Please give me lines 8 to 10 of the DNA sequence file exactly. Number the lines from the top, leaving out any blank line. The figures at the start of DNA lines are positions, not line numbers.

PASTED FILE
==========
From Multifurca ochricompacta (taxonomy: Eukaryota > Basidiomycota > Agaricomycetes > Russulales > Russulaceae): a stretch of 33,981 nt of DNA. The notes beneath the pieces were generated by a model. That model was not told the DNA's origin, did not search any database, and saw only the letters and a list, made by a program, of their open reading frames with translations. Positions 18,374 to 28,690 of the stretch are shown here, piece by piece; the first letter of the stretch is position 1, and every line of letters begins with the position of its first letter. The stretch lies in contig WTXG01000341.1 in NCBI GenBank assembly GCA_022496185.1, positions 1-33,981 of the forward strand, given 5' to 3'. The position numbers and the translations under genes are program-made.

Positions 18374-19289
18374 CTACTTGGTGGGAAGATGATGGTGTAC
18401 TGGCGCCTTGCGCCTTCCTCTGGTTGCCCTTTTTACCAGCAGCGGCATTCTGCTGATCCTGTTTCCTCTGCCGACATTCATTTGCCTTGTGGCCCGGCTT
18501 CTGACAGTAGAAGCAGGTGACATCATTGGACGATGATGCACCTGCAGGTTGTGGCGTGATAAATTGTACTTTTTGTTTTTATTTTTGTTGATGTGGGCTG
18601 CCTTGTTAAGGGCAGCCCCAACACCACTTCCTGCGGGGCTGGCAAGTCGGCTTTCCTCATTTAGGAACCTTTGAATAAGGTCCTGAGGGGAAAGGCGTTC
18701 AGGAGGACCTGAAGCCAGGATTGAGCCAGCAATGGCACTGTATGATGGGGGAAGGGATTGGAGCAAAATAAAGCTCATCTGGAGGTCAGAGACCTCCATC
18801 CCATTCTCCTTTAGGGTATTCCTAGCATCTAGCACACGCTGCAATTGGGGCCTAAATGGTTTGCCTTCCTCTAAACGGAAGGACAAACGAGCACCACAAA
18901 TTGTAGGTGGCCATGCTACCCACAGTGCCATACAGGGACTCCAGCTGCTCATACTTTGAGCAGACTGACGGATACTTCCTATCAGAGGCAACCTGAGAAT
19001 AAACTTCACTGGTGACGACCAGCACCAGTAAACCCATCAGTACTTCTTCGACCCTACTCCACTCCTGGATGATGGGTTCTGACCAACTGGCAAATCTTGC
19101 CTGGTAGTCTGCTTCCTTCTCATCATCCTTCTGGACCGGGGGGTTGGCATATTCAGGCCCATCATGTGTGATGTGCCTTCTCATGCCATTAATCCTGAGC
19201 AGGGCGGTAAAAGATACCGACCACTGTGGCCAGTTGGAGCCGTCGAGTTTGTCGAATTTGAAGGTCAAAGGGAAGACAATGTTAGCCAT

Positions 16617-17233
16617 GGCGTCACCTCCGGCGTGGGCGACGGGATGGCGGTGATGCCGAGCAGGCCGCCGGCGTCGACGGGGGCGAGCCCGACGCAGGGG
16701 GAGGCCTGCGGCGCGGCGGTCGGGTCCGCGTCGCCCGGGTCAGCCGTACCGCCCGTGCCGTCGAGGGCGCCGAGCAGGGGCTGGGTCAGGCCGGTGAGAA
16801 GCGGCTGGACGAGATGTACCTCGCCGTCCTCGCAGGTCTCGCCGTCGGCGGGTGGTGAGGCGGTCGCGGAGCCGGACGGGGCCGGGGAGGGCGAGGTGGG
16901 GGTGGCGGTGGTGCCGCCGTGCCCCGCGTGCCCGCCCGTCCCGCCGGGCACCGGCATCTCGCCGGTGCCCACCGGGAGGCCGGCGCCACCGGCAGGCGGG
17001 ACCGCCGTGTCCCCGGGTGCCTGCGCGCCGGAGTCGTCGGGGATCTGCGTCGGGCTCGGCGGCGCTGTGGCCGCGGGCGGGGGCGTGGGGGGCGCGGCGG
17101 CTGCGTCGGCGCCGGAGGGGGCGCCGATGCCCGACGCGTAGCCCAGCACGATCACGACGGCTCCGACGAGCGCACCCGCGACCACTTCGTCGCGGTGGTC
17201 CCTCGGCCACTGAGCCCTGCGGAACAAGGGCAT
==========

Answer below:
18801 CCATTCTCCTTTAGGGTATTCCTAGCATCTAGCACACGCTGCAATTGGGGCCTAAATGGTTTGCCTTCCTCTAAACGGAAGGACAAACGAGCACCACAAA
18901 TTGTAGGTGGCCATGCTACCCACAGTGCCATACAGGGACTCCAGCTGCTCATACTTTGAGCAGACTGACGGATACTTCCTATCAGAGGCAACCTGAGAAT
19001 AAACTTCACTGGTGACGACCAGCACCAGTAAACCCATCAGTACTTCTTCGACCCTACTCCACTCCTGGATGATGGGTTCTGACCAACTGGCAAATCTTGC